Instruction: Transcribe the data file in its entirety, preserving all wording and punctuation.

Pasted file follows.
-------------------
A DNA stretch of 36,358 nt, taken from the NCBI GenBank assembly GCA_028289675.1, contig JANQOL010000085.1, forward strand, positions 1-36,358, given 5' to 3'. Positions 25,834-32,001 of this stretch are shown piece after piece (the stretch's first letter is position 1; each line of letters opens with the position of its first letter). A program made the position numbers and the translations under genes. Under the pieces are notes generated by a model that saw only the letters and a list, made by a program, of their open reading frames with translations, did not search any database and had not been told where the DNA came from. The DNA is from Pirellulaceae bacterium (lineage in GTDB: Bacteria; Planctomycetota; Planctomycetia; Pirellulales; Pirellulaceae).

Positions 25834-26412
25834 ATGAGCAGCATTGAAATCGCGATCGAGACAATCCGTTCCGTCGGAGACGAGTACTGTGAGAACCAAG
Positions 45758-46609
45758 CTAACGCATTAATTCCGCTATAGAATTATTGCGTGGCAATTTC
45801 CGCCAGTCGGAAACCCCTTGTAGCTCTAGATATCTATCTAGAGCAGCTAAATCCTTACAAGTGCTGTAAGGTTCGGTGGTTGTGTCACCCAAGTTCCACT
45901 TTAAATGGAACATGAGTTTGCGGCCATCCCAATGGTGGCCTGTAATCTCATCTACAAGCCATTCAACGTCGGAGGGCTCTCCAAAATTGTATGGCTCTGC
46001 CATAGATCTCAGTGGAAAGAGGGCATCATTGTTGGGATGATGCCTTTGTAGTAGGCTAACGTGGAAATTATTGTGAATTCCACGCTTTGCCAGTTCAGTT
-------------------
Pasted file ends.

A DNA stretch of 36,358 nt, taken from the NCBI GenBank assembly GCA_028289675.1, contig JANQOL010000085.1, forward strand, positions 1-36,358, given 5' to 3'. Positions 25,834-32,001 of this stretch are shown piece after piece (the stretch's first letter is position 1; each line of letters opens with the position of its first letter). A program made the position numbers and the translations under genes. Under the pieces are notes generated by a model that saw only the letters and a list, made by a program, of their open reading frames with translations, did not search any database and had not been told where the DNA came from. The DNA is from Pirellulaceae bacterium (lineage in GTDB: Bacteria; Planctomycetota; Planctomycetia; Pirellulales; Pirellulaceae).

Positions 25834-26412
25834 ATGAGCAGCATTGAAATCGCGATCGAGACAATCCGTTCCGTCGGAGACGAGTACTGTGAGAACCAAG
Positions 45758-46609
45758 CTAACGCATTAATTCCGCTATAGAATTATTGCGTGGCAATTTC
45801 CGCCAGTCGGAAACCCCTTGTAGCTCTAGATATCTATCTAGAGCAGCTAAATCCTTACAAGTGCTGTAAGGTTCGGTGGTTGTGTCACCCAAGTTCCACT
45901 TTAAATGGAACATGAGTTTGCGGCCATCCCAATGGTGGCCTGTAATCTCATCTACAAGCCATTCAACGTCGGAGGGCTCTCCAAAATTGTATGGCTCTGC
46001 CATAGATCTCAGTGGAAAGAGGGCATCATTGTTGGGATGATGCCTTTGTAGTAGGCTAACGTGGAAATTATTGTGAATTCCACGCTTTGCCAGTTCAGTT